On a night out with friends in late February, Sam Yang was targeted on a Toronto Transit Commission streetcar near Bremner Boulevard.
Yang said a person carrying a large suitcase called him homophobic slurs. When Yang and his friends decided to move away, the person spit on him. The group decided to exit the vehicle for another one.
Yang, who is a Toronto-based digital creator and social media manager, talked about the experience, which he said happened at around 11:30 p.m. on Feb. 26, in a TikTok video. For him, TikTok felt like a safe space to tell his story.
“I was hate-crimed on the streetcar because I’m gay,” he said in the video, noting that the alleged attack was the second time he had been assaulted on the same TTC streetcar route.
“This is dark, scary and a reminder that people like this still exist. How can being myself piss people off to the point that they’ll do something about it?” he said in the video.
Is a city known for its diversity still safe?
According to the City of Toronto 2021 Health Report, six per cent of the city’s adult population identify as gay or lesbian (three per cent) or bisexual (three per cent). The same report said one in 312 Torontonians are transgender or non-binary.
According to Statistics Canada, same-sex couples in Toronto make up for 18 per cent of Canada’s homosexual relationships.
Gay Times wrote an article in 2019 based on a study that ranks Toronto fifth of the best cities in the world when it comes to LGBTQ+ acceptance. The city’s annual Pride Parade is known as one of the biggest ones around.
But recently, attacks and incidents of harassment in the city, and especially on the TTC, have populated Toronto’s news. Incidents in 2022 rose 46 per cent compared to the previous year, according to this CBC article.
Who is more likely to be targeted?
The 2021 Toronto Police report revealed that around 13 per cent of hate crimes that year targeted LGBTQ2S+ people.
Most of the occurrences included offences such as assault, mischief and criminal harassment.
The report points out that since 2005, religion, race, sexual orientation and gender have been notably the most common contributing factors for hate crime victimization.
Experiences with prejudice
Phillip Barr, a gay Toronto resident, told the Toronto Observer he’s felt harassed and uncomfortable many times in the city.
“I don’t believe Toronto is safe for LGBTQ+ [people],” he said. “I know many specific [non-queer] males that have told me how much they are bothered by the community and would be willing to harm someone [in it]. I also feel like not enough is done to protect the community,” he said.
Barr said he has also experienced homophobia and transphobia from superiors in previous jobs.
Toronto Registered Psychotherapist Kimberlee Mancina works with patients in the LGBTQ2S+ community, among others. She said some of her queer female clients who worked in large corporations experienced discrimination.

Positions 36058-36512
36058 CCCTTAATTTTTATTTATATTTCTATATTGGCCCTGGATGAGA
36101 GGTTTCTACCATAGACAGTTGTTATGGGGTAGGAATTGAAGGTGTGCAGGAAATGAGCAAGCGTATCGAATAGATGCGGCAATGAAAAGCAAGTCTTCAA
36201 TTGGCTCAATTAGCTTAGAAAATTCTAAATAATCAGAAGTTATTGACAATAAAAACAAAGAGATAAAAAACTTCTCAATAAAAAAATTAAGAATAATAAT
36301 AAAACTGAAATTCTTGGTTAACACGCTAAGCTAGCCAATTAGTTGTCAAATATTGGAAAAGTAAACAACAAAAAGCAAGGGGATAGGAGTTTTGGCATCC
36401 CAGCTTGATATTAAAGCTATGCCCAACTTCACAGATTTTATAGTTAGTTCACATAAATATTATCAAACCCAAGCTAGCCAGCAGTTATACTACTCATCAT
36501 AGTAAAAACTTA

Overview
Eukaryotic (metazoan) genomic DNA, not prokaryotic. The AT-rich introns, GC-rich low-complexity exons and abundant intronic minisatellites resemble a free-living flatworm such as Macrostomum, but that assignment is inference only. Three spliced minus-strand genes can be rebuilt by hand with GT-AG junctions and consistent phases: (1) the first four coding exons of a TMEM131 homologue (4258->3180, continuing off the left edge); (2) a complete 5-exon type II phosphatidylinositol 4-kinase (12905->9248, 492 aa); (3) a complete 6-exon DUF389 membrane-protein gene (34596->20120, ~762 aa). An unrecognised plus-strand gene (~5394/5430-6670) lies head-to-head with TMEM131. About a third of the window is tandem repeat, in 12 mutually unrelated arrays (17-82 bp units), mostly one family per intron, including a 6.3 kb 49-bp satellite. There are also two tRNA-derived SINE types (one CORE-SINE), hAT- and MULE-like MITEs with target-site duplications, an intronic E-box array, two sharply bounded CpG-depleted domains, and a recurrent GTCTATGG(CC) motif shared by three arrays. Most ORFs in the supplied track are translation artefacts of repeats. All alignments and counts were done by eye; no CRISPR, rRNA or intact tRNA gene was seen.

“Their relationships are not taken seriously enough,” Mancina said. “Personal milestones are met in people’s lives, they are celebrated, but it’s not for same-sex couples. They hear comments of homophobia in the workplace.”
Yang said that depending on who is around, he can be more aware of his surroundings, especially on the TTC.
“When I didn’t give this dude the reaction that he wanted, I think he realized that he did something very strange,” Yang said about his most recent attacker. “Toronto is safe in a way that there is a lot of people around, but it doesn’t matter where you are, it will happen more in a city where there is just more people.”
Finding community and support
Yang’s video reached more than 15,000 likes and included comments from content creator and interior architect Phoenix Grey (also known as Design Daddy) and Canadian Actor Jordan Alexander.
Yang said people who have experienced homophobia should take comfort in the community.
“Try to talk to your friends about it if you can. Look to those people, be with those people, because the thing about going through a hate-crime [is that it] can feel so isolating.”
Yang said the incident will not stop him from showing up as himself and who he desires to be.
Mancina points out these incidents of harassment or abuse can affect someone’s identity. She highlights the importance of empowering people in the process of healing.
“The more people become closely connected to their authentic selves, the more resilience they have to understand that anyone who’s judging them is simply a projection of that [other] individual’s insecurities,” she said.
The city has many different institutions that work with the LGBTQ2S+ community.
The 519 is a registered charity and City of Toronto agency that offers a range of different programs and support.
The LGBT Youthline offers anonymous peer support and a live chat.
Toronto PFLAG is based in East-York and provides support for parents and families of members of the community.